Starring: Zac Efron, Ryan Kiera Armstrong, Sydney Lemmon
Review: David Stephens
Whilst we Brits might be recognising 70 years of service by our reigning monarch, across the pond, another regal figure is still providing fresh material for genre cinema for what feels like just as long. Stephen King sold his first short story in 1967, and (despite a near-fatal accident and sort-of retirement) he's still churning 'em out, with at least two more works expected to be published in 2022. So it makes it kind of strange that Blumhouse Studios' latest movie is based on his 1980 novel, which was already adapted into a Drew Barrymore movie in 1984. There was even a made-for-TV sequel ("Rekindled") in 2002. There are periodic "waves" of King adaptations, and this one was probably a delayed aftershock from the success of the recent "IT" films. Or something. We dunno. We just watch them. Anyway, it comes from Keith Thomas, who wrote and directed the excellent Hebrew horror "The Vigil" in 2019. Headlining Zac Efron, it's opened in UK and US theatres and streaming on Peacock in the US. But is it hot enough for May?
The film opens with loved-up couple Andy McGee (Zac Efron, frankly looking nothing like Zac Efron and phoning it in) and Vicky McGee (Sydney Lemmon) doting on their baby daughter Charlene or "Charlie" (Ryan Kiera Armstrong)… who can apparently set fire to her mobile hanging over the cot. The subjects of a covert government experiment with a dangerous chemical for … reasons, the parents developed telekinetic powers and sired an offspring with pyrokinetic tendencies when she loses emotional control. Now living off the grid with the pre-teen girl (but still sending her to a public school?!), the McGee's attract attention from the government spooks once Charlie manages to blow up a toilet without the aid of a cherry bomb. With her powers growing, it becomes a battle of wills between the pursuing agents and Charlie's flaming anger management.
The burning question (heh) that keeps bubbling to the surface when watching this unnecessary reimagining of the story is "why?" The 1984 film was serviceable, and its plot has dated somewhat, given the rise in popularity of superhero movies. Someone even says, "You're a real-life superhero!" for chrissake! Given the fact that someone bleeds from facial orifices when they use their telekinetic powers, and the narrative follows a young girl with supernatural abilities, you can't help thinking of "Stranger Things" either. Alright, so the source material was there first, and everyone acknowledges that the Netflix show was born from the desire to give homage to the 80s and King himself; the now-dated story and a chance encounter with three kids on a bike just hammers it home.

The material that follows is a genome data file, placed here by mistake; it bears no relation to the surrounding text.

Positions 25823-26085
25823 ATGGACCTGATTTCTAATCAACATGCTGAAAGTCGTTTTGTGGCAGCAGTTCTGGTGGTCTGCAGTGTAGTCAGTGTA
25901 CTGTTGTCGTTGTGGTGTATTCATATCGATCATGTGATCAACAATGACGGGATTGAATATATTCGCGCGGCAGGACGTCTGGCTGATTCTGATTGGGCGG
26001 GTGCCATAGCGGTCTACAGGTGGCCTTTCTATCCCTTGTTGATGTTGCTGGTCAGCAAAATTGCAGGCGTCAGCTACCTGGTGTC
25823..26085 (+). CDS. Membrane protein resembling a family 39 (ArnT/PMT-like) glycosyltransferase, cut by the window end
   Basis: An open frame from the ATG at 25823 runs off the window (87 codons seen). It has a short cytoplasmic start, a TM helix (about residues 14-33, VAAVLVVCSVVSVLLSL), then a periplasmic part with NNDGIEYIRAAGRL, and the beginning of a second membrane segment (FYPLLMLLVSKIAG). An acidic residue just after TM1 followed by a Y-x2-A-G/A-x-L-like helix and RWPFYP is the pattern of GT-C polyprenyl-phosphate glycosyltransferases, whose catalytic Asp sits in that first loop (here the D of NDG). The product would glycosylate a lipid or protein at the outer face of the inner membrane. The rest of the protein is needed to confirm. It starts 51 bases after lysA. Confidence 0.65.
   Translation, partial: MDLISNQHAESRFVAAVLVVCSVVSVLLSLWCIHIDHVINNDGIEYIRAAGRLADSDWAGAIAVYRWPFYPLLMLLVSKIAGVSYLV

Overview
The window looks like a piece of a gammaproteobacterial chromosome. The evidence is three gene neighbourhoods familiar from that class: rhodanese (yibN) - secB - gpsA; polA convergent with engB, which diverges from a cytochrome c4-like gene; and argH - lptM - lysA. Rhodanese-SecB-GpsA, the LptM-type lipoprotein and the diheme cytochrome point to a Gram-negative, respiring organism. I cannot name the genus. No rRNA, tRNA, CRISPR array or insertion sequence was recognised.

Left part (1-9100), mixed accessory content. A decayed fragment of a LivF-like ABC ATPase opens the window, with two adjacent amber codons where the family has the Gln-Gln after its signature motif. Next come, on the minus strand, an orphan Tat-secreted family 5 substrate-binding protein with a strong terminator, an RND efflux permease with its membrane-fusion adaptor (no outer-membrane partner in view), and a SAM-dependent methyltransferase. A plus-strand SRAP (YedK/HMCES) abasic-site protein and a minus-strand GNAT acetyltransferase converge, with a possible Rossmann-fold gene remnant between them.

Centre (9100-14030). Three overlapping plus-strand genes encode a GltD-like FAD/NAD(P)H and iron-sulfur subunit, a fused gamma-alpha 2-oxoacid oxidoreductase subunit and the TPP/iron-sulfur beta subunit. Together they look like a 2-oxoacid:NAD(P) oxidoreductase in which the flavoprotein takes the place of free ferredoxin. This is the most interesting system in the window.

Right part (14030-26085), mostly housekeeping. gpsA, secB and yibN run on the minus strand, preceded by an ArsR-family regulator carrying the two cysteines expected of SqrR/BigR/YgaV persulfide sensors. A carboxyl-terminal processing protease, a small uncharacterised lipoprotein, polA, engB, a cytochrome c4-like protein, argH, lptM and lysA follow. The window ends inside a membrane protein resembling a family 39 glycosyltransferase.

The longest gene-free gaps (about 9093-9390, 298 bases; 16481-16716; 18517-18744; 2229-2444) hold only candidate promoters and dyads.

Perhaps this adverse feeling of familiarity and unoriginality could have been overridden if there was something new and exciting here. But there isn't. There are a few narrative changes (some of which just feel clunky and unsuccessful in their intent), and more emphasis is given to the telekinesis angle than was done so in the 80s movie. However, this just makes it feel like a muted version of "Scanners" or a sequel to the 2009 Chris Evans movie "Push" (which is the name that Andy gives to their powers). At least there are a lot of practical fire effects instead of CGI, but they're still sparingly used, with people being "ashened" offscreen a lot. Weirdly enough, most of the characters are intensely unlikable, with Andy and Vicky being in the front running for the Worst Parenting Award in a Horror Film 2022. They consistently lie, keep Charlie isolated at home, send her to school when she has obvious issues, tell her not to use her powers ever, then to use them, and so on. No wonder the kid is screwed up!
Performances are variable. None of the cast really goes for it, apart from Kurtwood Smith, who manages to steal the single scene that he's in, despite having to speak the line; "She could cause a nuclear explosion … just by using her mind!". Unfortunately, that's about the level of the screenplay, with "You mean I can't trust what they say on the TV?!" being another clunker. Armstrong is actually a good young actor, but the script mostly gives her nothing to do apart from glower, scream, or pretend to project fireballs. Despite some noticeable "upgrades" (the defensive contact lenses, the primary villain's development arc, etc.), there's very little to recommend here.
In its defence, the opening credits provide some ingenious exposition and tension. This also underlines John Carpenter's involvement in the soundtrack, which is quite possibly the best thing about the film. Working with his son and regular collaborator Daniel Davies, it proves that synth sounds are still cool in modern genre works. The final act is actually pretty gnarly and quite dark in tone, deserving some credit for that at least (despite an obvious mannequin being used for a character's death). However, even that is fucked up by the last scene as it just doesn't feel right or deserved by the events that have preceded it. Given that this has come from the same screenwriter as "Halloween Kills", you can draw your own conclusions. We're not fans of this, and we're baffled about its existence in the first place. See it if you must, but to be honest, for all its faults, a rewatch of the 1980s version might be a better option.